Kavitha’s keynote: Flexible working requests to rise

Findings from The Advisory, Conciliation and Arbitration Service (Acas) earlier this week revealed that more than half of British employers are expecting more flexible working requests post-pandemic, with roughly the same percentage anticipating an increase in hybrid working.

Since so many employees having become accustomed to home working during the past year or so, these statistics may not be surprising. However, the fact that nearly half (49%) of businesses are predicting a rise in the number of staff who work from home all week, while only 5% are expecting this to decrease, is curious because these individuals will be effectively asking for their homes to become their chosen place of work.

Meanwhile, travel company TUI UK has decided to shift to permanent flexible working in order to improve the work-life balance of its employees from next week (19 July), when UK lockdown restrictions are expected to be completely lifted.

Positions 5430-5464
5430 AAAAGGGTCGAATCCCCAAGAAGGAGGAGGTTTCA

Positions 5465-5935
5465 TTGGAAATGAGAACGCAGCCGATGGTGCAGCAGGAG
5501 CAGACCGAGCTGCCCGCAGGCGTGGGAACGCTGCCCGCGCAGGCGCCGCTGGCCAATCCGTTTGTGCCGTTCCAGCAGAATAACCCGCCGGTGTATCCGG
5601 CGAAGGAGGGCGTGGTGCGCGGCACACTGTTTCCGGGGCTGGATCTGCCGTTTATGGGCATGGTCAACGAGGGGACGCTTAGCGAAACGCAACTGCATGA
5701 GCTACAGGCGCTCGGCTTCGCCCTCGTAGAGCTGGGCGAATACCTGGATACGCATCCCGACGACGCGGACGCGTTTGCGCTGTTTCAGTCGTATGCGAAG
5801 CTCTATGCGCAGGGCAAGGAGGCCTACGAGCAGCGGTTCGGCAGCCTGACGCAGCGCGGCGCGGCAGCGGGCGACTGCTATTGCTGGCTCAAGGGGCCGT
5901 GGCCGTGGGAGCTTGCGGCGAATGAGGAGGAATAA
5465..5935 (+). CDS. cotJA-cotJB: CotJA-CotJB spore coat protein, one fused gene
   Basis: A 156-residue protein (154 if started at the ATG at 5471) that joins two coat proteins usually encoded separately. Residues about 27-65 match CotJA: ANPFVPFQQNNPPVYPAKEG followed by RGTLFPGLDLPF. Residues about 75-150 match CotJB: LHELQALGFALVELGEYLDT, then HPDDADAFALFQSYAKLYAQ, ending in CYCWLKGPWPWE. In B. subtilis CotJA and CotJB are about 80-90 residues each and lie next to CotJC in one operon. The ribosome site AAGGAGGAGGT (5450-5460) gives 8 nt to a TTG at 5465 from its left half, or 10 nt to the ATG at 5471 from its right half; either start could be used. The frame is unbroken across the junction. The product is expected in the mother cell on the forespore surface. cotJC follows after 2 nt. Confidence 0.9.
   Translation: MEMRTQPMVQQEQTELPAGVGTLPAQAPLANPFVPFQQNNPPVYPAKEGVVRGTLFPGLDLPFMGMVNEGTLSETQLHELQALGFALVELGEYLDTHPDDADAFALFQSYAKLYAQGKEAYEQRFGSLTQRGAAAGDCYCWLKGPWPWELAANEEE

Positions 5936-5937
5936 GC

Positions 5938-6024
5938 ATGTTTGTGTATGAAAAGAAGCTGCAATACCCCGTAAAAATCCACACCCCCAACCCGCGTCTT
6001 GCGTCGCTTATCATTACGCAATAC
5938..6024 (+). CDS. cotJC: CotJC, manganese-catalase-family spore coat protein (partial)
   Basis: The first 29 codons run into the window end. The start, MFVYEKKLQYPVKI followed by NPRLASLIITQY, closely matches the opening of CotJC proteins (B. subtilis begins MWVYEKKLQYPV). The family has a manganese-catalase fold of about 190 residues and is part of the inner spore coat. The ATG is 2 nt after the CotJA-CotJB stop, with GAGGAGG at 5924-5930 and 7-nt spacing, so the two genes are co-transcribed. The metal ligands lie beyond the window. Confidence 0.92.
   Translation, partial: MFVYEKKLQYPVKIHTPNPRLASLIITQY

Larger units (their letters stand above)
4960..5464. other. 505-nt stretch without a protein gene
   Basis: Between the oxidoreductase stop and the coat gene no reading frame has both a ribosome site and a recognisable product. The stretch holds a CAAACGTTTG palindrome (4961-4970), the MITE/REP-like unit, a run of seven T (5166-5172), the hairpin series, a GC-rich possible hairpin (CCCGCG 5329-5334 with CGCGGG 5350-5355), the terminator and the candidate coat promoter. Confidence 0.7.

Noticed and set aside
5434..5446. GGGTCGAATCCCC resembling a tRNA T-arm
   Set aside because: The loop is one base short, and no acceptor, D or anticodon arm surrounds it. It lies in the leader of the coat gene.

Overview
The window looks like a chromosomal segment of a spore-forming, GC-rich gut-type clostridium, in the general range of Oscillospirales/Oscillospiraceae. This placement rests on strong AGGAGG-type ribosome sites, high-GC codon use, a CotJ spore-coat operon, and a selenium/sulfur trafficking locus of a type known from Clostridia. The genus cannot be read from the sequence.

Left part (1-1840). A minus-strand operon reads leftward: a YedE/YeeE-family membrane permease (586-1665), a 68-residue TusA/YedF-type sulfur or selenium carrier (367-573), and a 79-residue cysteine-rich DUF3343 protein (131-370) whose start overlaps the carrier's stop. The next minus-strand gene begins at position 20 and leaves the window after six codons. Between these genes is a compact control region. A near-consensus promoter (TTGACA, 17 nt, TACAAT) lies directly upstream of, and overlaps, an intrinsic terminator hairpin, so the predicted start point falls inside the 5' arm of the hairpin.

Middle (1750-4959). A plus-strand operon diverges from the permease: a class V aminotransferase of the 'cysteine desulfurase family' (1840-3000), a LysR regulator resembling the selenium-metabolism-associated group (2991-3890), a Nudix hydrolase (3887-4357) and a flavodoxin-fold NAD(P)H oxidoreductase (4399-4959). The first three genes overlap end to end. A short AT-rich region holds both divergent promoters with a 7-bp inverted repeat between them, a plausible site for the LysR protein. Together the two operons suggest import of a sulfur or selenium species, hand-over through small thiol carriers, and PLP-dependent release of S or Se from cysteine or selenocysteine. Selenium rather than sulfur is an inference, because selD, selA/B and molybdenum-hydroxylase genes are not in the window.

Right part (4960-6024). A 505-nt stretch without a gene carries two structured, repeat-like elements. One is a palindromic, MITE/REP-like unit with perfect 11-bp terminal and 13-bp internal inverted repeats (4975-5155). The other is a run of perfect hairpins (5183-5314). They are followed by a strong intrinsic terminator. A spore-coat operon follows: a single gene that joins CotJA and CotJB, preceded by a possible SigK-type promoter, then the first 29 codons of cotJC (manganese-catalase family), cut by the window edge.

Following a survey of its workforce and recognition by the company’s senior leadership team that nearly all office-based roles could be carried out remotely, staff will primarily be permitted to choose their working location. They will only need to attend the office once a month for meetings or events.

TUI believes the move is a win-win because while its existing workers benefits from greater choice and flexibility, the business itself will benefit from being able to attract new recruits from a wider employment market.

New research by Avon also seems to suggest more flexible working options would be well received. Its study revealed nearly a third of women want the flexibility to choose when they work from home or the office for wellbeing reasons, while 55% wish they were offered more flexible working hours.

The survey found that flexibility is so important to working women that almost half (46%) of those unable to choose their own working pattern were reconsidering their career options.

So not only is the demand for flexibility here to stay, but more flexible working requests can and should be expected by employers.


Kavitha Sivasubramaniam
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